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Homesick at summer camp: five tips for parents with unhappy campers

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Courtesy of Crystal Lake Camps

(Read caption) Even if they struggling with being homesick, our teen experts say that parents should give their kids time to settle and make friends before bringing them home from summer camp. In this 2010 file photo, campers play Tug-of-War at Crystal Lake Camps in Hughesville, Pa.

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Every summer I help parents deal with this issue: kids are homesick and want to come home from camp. This is certainly not an easy one, but there are a few guiding principles:

1. Don't immediately panic. Some initial homesickness is to be expected.

2. Try to buy time. Tell your child to give it a little more time and then you'll revisit. In the meantime, your child may settle in comfortably.

3. If you are worried, get feedback from the camp staff about how your child seems to be doing.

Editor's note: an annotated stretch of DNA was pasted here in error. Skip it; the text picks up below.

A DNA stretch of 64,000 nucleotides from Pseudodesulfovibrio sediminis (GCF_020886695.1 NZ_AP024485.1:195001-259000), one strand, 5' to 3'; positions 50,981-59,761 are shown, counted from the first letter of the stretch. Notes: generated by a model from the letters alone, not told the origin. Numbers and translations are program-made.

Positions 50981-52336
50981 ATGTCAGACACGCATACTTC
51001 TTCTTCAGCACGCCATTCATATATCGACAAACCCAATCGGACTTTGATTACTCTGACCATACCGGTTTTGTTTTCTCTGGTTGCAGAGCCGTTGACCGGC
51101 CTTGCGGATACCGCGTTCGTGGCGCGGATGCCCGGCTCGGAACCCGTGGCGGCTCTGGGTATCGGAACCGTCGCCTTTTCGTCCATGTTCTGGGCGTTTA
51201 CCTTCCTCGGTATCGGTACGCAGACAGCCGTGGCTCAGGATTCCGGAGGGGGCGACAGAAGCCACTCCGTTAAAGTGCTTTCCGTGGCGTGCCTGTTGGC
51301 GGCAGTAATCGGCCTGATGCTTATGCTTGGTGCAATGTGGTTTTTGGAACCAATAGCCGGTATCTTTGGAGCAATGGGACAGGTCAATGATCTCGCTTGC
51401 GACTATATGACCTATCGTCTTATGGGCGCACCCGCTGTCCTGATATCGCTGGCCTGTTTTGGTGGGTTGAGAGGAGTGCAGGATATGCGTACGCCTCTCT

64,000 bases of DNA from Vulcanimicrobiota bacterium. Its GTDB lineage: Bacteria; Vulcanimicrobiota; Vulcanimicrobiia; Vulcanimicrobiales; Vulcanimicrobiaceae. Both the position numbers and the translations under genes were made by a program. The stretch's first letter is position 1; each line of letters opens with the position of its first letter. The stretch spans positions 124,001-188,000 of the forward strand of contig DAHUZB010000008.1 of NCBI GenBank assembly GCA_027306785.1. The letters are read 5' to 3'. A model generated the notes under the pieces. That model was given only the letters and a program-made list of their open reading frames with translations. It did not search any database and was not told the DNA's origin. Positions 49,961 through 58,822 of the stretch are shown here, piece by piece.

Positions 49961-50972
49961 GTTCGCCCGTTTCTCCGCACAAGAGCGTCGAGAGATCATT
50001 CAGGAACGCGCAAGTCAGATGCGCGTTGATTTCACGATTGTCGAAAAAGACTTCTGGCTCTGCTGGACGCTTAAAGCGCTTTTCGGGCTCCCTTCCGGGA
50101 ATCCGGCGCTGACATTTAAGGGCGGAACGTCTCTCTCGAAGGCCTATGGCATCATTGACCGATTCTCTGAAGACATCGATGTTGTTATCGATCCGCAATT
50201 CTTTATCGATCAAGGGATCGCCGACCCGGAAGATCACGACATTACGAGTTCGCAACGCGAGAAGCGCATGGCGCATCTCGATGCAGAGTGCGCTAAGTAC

4. Keep in mind that homesickness is contagious and all of the kids in the bunk may gradually move from homesickness to happiness.

5. If your child is telling you something that is very troubling, then by all means assess the situation and consider whether or not coming home is the necessary response.

The Christian Science Monitor has assembled a diverse group of the best family and parenting bloggers out there. Our contributing and guest bloggers are not employed or directed by the Monitor, and the views expressed are the bloggers' own, as is responsibility for the content of their blogs. Jennifer Powell-Lunder and Barbara Greenberg blogs at Talking Teenage.


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